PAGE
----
|Myrna napping in her favorite box|
Friday, January 10, 2014
Myrna Had a Cardiology Check-up Thursday; Much Has Improved
Myrna saw the cardiologist Thursday and there was plenty of good news and only one slight problem. First, we stopped at the regular vet for a blood draw for a full CBC/chem panel blood test that they send out to IDEXX. While I don’t have the full report yet, her regular vet did call today to say that things look perfect and that her potassium level was up to 4.9 from 3.7 in September! (Daily I give her a dime size chunk of banana-potassium source- mashed into her food in the morning; two potassium tablets divided into four pieces-one chunk per meal and one at bedtime; and a vitamin paste that has potassium.) They will fax results to the cardiologist. I also had them do a urinalysis.
When a cat is ill, and when a pet is receiving meds for an illness or for any reason, a blood test must be done from time to time to check the blood chemistry values. As I’ve discussed before, kidney and liver function are affected by medications and diseases, especially heart disease. You need to make sure the kidney and liver are functioning properly and you need to make sure the overall health of the cat is good. Issues will show up in the blood test. You can see if a patient has enough electrolytes: sodium, glucose, chloride, potassium, phosphorous, bicarb; you can tell if they are dehydrated: electrolytes will be low, blood count might be high, kidney values will be off; you can tell kidney function: BUN, creatinine, bicarb, potassium, phos, protein; or liver function: ALT, AST, phos, albumin, bilirubin, protein; and you can tell if a cat is hyper- or hypo-of an element such as hypercalcemia-too much calcium; hypokalemia-too low potassium.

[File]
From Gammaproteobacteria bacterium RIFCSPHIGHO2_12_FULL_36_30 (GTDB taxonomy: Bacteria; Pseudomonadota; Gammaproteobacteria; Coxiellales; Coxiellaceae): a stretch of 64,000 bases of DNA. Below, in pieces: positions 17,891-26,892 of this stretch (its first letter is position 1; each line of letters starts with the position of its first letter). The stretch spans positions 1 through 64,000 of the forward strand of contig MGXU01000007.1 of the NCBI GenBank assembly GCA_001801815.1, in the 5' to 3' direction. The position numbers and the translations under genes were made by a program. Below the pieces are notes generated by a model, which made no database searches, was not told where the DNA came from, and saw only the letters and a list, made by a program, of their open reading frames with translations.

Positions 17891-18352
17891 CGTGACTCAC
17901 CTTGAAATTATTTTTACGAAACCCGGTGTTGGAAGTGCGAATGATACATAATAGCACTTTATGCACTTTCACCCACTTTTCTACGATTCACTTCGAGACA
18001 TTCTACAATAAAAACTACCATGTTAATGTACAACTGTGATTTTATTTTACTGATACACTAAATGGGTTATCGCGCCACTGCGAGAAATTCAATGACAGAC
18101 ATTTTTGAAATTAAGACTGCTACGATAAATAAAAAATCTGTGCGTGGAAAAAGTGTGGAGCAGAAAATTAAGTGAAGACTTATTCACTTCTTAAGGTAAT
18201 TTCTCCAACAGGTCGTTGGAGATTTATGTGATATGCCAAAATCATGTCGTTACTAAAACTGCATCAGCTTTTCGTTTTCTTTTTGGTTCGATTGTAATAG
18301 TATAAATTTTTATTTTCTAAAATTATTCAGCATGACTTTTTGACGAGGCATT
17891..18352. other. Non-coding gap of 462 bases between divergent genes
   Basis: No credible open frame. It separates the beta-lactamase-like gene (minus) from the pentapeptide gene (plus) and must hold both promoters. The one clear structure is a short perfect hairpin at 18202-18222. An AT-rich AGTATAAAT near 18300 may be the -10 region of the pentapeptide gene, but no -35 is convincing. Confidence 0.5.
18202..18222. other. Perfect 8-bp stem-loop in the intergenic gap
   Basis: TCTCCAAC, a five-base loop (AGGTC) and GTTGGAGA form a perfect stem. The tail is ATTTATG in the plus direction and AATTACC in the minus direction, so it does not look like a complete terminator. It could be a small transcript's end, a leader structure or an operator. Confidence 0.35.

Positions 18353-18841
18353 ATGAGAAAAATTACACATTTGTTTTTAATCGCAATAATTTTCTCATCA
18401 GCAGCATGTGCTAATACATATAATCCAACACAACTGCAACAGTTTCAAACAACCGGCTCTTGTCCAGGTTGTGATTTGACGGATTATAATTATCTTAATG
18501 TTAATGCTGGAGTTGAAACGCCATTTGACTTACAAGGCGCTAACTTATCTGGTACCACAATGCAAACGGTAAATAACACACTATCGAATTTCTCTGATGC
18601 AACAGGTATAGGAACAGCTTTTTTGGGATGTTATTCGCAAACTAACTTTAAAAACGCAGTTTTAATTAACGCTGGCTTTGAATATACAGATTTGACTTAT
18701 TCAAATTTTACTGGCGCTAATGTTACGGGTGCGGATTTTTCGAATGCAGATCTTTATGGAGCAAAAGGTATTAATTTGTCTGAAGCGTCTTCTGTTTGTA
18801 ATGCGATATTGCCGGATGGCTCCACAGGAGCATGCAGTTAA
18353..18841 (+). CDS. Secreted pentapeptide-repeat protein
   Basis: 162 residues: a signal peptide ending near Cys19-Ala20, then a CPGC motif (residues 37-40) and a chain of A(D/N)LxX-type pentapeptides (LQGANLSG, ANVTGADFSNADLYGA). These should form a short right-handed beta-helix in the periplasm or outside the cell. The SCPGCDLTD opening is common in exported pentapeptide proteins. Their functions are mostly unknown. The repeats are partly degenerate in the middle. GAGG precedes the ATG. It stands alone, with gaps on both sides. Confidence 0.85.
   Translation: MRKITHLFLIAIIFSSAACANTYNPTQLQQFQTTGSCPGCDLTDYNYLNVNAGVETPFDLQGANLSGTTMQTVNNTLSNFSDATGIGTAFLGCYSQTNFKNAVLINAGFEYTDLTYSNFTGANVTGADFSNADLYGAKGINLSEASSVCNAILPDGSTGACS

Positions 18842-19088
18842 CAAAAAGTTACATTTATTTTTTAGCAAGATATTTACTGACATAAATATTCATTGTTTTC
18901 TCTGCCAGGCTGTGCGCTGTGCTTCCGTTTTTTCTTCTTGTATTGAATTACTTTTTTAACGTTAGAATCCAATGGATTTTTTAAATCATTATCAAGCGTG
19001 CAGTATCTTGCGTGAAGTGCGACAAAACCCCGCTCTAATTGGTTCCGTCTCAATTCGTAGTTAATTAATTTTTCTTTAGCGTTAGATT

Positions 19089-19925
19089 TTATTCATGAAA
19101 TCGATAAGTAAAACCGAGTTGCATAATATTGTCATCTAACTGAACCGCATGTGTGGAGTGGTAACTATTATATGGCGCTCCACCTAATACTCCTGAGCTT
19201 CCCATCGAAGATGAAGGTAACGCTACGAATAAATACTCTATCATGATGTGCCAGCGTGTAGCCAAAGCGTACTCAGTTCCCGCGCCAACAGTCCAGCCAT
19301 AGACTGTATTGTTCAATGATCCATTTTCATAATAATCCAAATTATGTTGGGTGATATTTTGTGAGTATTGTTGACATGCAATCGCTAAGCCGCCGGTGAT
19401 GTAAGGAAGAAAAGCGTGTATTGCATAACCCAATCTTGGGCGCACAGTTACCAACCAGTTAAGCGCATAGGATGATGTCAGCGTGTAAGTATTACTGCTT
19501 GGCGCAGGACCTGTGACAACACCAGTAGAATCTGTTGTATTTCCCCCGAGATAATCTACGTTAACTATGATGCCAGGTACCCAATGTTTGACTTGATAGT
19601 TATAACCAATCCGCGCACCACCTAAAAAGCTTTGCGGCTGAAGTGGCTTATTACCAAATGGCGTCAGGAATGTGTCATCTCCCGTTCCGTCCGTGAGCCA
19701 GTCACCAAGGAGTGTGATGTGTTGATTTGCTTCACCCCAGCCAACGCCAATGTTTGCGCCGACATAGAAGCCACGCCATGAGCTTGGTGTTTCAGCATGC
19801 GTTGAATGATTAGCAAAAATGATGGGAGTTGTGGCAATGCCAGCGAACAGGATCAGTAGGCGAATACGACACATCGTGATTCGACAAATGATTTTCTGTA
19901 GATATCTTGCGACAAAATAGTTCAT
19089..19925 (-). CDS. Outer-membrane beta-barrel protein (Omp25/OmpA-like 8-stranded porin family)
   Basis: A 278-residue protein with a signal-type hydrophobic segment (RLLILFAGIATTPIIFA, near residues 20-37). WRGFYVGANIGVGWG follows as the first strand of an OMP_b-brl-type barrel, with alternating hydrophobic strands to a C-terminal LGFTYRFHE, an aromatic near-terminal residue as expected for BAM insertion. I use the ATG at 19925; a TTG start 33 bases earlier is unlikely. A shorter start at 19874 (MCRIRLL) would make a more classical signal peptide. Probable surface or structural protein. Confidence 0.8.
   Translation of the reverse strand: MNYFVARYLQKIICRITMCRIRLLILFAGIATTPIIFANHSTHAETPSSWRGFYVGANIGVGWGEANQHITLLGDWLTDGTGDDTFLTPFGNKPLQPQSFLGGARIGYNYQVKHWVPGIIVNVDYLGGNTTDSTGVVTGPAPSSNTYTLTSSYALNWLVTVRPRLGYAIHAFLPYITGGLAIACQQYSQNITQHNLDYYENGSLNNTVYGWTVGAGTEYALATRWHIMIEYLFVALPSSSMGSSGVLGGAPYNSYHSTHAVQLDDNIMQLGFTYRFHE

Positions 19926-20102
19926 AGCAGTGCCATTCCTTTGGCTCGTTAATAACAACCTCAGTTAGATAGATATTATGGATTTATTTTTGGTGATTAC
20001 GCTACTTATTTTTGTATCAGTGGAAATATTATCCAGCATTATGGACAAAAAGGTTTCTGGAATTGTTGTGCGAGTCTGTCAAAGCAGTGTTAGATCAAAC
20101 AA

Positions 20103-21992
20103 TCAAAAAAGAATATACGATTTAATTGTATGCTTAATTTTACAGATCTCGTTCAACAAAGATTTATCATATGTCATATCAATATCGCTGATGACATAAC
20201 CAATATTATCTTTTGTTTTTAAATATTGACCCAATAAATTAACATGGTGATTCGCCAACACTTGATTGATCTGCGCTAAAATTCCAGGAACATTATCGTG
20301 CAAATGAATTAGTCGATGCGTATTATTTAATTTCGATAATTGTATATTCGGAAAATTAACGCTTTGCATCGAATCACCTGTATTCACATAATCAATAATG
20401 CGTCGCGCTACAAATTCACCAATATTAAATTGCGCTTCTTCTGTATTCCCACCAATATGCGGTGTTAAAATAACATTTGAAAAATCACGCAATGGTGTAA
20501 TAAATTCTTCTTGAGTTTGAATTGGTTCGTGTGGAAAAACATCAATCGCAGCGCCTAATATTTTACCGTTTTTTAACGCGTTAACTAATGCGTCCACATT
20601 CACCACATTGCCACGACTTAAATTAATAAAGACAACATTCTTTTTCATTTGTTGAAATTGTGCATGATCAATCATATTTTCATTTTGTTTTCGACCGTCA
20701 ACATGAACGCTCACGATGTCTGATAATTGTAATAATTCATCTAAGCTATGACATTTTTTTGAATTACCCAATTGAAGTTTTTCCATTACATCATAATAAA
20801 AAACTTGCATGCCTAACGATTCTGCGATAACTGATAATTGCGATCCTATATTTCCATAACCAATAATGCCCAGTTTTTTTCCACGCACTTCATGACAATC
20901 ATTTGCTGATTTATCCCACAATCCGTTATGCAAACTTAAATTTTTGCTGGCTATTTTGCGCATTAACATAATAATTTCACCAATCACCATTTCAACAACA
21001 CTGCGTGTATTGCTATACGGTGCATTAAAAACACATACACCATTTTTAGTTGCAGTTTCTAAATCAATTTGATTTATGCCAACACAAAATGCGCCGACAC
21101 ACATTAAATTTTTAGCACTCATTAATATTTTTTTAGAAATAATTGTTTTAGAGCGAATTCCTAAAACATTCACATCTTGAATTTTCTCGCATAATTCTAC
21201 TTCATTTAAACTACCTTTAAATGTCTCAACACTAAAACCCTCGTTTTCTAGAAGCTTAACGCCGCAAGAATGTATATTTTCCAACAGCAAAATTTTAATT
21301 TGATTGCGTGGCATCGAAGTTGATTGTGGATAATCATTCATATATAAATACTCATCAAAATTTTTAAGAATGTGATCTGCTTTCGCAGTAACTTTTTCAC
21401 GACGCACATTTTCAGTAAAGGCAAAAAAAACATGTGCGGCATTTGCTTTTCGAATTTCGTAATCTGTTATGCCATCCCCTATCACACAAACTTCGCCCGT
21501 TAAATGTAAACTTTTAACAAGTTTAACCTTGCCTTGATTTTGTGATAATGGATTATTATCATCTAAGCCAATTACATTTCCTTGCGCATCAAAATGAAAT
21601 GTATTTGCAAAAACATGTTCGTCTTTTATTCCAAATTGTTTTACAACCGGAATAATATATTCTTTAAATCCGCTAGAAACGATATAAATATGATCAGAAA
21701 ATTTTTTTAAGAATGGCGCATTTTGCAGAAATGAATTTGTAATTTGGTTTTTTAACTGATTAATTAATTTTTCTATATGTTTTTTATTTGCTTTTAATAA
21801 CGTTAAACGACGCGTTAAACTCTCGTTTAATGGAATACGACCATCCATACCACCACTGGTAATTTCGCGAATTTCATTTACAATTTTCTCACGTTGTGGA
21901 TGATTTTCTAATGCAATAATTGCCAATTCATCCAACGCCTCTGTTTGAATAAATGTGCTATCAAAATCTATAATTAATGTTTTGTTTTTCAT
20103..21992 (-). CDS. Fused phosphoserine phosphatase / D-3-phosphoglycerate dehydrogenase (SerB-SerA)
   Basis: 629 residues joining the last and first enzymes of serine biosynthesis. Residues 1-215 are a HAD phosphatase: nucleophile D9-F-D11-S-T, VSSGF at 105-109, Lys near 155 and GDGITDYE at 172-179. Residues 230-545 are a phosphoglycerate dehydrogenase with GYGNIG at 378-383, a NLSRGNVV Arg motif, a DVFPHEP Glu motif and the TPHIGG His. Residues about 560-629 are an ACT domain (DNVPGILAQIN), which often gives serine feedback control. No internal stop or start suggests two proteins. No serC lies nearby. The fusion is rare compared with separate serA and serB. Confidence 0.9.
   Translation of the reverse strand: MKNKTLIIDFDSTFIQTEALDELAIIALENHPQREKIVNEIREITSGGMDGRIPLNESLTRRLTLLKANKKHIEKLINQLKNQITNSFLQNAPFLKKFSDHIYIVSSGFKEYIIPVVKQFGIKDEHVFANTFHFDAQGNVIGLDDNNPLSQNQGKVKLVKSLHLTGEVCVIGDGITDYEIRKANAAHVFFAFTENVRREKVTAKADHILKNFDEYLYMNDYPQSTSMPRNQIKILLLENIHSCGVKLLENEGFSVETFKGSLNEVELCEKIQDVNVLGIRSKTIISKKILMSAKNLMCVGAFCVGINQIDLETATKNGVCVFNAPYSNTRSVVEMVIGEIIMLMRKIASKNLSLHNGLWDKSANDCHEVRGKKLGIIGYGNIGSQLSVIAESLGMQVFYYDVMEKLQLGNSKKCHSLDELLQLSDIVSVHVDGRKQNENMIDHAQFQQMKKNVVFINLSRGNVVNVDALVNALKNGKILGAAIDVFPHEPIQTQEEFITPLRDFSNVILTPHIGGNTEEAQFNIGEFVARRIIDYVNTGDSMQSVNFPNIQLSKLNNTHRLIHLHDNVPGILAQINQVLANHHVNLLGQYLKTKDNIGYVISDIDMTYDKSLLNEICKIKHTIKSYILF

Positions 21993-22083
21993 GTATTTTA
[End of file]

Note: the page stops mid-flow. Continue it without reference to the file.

A urinalysis is necessary to test kidney function in a cat that is taking meds because meds are processed in the kidneys and can adversely affect kidney function. A disease may also affect kidney function. So, an HCM cat on meds must have a urinalysis from time to time. The test will show if there is glucose, protein, or red blood cells in the urine. It will show pH levels which are important to know (6-6.5 is best) and will show if there is an infection, UTI, or any inflammation as well as disease of the kidney. A vet can compare those results with the blood work to note any issues in function. For example, too much protein in the urine can mean that protein is leaking out of the blood through the kidneys and not being properly processed in the body. That can indicate kidney damage. But some protein in the urine could also be something that occurs without kidney damage. A look at the protein levels in the blood work will tell more. If the protein is in normal range in the blood work, then protein in the urine shouldn’t be too much of a concern as of yet. Glucose in the urine is a concern because that could be an indicator of diabetes. But compared to the blood work, if the blood value is normal, then glucose in the kidneys could be a sign of stress. Red blood cells found in urine could be a sign of an issue or could be from the needle used when the bladder was aspirated-urine withdrawn. White blood count in the urine could indicate infection but if low and all other blood work is fine and body temp is normal, then that could just be an anomaly.